Logan Campbell -- firstname.lastname@example.org
Anyone that has worked in large public areas before knows that there is always a risk of theft, vandalism, or loss of equipment. It is simply an unfortunate part of the job, as it often costs more to protect the equipment than to simply replace it. This was the situation I was in at the end of a drone survey earlier this week, and it put me in a pretty awful mood. After our flights were completed, I walked the site to pick up our ground equipment only to discover that one of our $600 GPS-enabled aerial targets had vanished without a trace.
For some of our test flights, we use Propeller AeroPoints for high-precision GPS targets. These solar powered panels can get GPS accuracy up to 0.06’, so they are a huge benefit on a number of projects. In order to use them, you simply lay the panels out throughout a project site, fly your drone, then pick them up afterwards. However, at $600 each, they can be quite expensive. When we went to pick them all up afterwards, we discovered that one was missing, and just assumed someone had picked it up and wandered off with it. After 30 minutes of searching the surrounding area, we left the site empty handed.
Back in the office, we began the process of filing a police report to say our equipment was stolen, but we decided to go through all the drone data and see if we got lucky and caught the picture who took it. Going through the first set of photos, we were able to clearly see the panel on the ground.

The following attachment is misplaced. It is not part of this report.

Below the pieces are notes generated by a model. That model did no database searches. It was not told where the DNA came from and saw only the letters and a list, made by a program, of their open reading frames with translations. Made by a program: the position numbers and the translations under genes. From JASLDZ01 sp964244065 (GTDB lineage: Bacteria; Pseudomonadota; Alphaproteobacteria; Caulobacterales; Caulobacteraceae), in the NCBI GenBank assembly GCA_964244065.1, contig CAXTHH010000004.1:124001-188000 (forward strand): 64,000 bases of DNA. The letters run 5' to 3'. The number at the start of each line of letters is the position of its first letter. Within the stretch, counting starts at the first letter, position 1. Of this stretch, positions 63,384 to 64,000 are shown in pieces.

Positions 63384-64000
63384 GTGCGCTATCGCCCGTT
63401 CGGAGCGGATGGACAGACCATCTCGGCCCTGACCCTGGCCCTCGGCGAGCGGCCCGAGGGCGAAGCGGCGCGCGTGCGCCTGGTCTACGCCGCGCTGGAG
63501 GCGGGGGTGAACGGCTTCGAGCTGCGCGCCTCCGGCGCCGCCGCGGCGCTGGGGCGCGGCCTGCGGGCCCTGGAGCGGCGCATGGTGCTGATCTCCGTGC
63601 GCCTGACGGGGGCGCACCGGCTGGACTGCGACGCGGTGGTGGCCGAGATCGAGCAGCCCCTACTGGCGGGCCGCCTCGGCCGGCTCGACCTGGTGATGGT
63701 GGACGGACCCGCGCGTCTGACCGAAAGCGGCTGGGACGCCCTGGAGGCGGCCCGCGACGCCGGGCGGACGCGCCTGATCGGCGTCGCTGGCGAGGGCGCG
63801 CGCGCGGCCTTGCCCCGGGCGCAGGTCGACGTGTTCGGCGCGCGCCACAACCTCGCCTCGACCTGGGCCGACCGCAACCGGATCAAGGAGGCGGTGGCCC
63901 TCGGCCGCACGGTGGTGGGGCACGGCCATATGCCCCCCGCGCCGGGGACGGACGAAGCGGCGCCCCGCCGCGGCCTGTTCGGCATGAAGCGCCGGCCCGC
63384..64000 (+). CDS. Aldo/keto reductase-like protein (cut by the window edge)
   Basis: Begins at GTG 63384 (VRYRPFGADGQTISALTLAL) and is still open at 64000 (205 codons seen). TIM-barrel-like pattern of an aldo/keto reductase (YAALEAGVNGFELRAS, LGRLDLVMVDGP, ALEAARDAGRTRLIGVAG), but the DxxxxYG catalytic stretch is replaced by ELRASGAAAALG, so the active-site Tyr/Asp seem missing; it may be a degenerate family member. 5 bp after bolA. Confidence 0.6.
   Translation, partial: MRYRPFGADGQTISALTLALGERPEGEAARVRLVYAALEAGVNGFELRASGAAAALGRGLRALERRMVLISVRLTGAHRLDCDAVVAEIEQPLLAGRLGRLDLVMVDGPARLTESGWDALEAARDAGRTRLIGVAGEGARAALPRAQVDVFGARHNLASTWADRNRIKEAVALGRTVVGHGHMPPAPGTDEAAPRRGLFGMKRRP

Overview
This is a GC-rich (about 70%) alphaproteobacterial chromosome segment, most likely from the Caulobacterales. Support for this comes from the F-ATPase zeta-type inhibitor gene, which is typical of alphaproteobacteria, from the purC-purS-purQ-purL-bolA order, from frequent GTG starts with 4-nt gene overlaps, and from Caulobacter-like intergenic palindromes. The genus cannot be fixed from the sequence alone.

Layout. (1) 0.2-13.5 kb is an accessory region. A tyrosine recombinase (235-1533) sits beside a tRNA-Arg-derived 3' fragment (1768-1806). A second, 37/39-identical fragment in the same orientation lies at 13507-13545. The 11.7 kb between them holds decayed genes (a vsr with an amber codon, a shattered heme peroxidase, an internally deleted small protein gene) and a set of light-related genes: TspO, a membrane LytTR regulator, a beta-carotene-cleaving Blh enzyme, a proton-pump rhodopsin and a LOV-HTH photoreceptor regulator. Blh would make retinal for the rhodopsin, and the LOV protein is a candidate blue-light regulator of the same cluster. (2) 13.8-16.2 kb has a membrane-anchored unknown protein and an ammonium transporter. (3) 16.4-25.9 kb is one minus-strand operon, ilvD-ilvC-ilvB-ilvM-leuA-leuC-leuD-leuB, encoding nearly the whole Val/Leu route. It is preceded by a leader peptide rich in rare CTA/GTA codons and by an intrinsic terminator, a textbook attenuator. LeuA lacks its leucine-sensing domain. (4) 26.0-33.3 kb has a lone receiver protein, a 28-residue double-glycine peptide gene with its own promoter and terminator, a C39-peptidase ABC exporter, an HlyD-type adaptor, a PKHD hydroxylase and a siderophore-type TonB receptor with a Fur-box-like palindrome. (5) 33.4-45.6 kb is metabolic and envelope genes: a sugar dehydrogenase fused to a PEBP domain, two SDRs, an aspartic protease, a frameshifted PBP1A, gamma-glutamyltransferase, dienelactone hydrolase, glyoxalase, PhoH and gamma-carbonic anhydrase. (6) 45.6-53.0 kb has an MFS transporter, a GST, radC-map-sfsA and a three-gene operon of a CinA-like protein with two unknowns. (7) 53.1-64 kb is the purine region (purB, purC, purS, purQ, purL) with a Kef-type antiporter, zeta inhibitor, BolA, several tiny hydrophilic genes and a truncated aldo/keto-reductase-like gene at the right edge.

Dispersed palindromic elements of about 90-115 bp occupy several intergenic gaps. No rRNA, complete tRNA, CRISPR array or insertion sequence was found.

The next pass of the drone, taken about two minutes later, clearly showed that the panel was gone. But upon closer inspection, the bright safety yellow color of the Propeller AeroPoint stood out in the stake bed of the maintenance truck at the bottom of the photo. We had evidence of who took our equipment! Now came the real challenge of tracking down exactly who this was.
Because of the location of the property, we had reason to believe that this was a city-owned vehicle. But after a few dozen phone calls, a few voicemails, and a few less than helpful city employees, we began to get frustrated again and started to think our precious equipment might have already made its way to a dump. But all of that changed when I got ahold of Juan Lopez of the Santa Ana Parks Department.
To say that Juan was helpful would be a complete understatement. With our photo and description of the equipment, he was able to track down the city employee who was driving the truck and find out where the AeroPoint had gone. It turned out that the city employee was just trying to clean up the park, and mistakenly though the panel was garbage. After discovering that it had indeed been dumped into a dumpster, he helped to arrange for its recovery, going back into the dumpster to recover our equipment. The next morning, I got a phone call saying that our AeroPoint is ready for me to pick it up. A 10 minute drive later, and the equipment is back in our hands.
So what this goes to show you is that drone data can often pay off in unexpected ways. One of the substantial benefits of a drone is that it automatically collects more data than you need, whether that is survey data, or a lost AeroPoint. If it weren’t for the complete record of the site that the drone recorded, we would have had no way of knowing where our equipment had gone, and we would be out $600. However, a special thank you goes out to Juan Lopez of the Santa Ana Parks department. His help went far above what was required to help a local small business from losing our equipment. Thank you, Juan!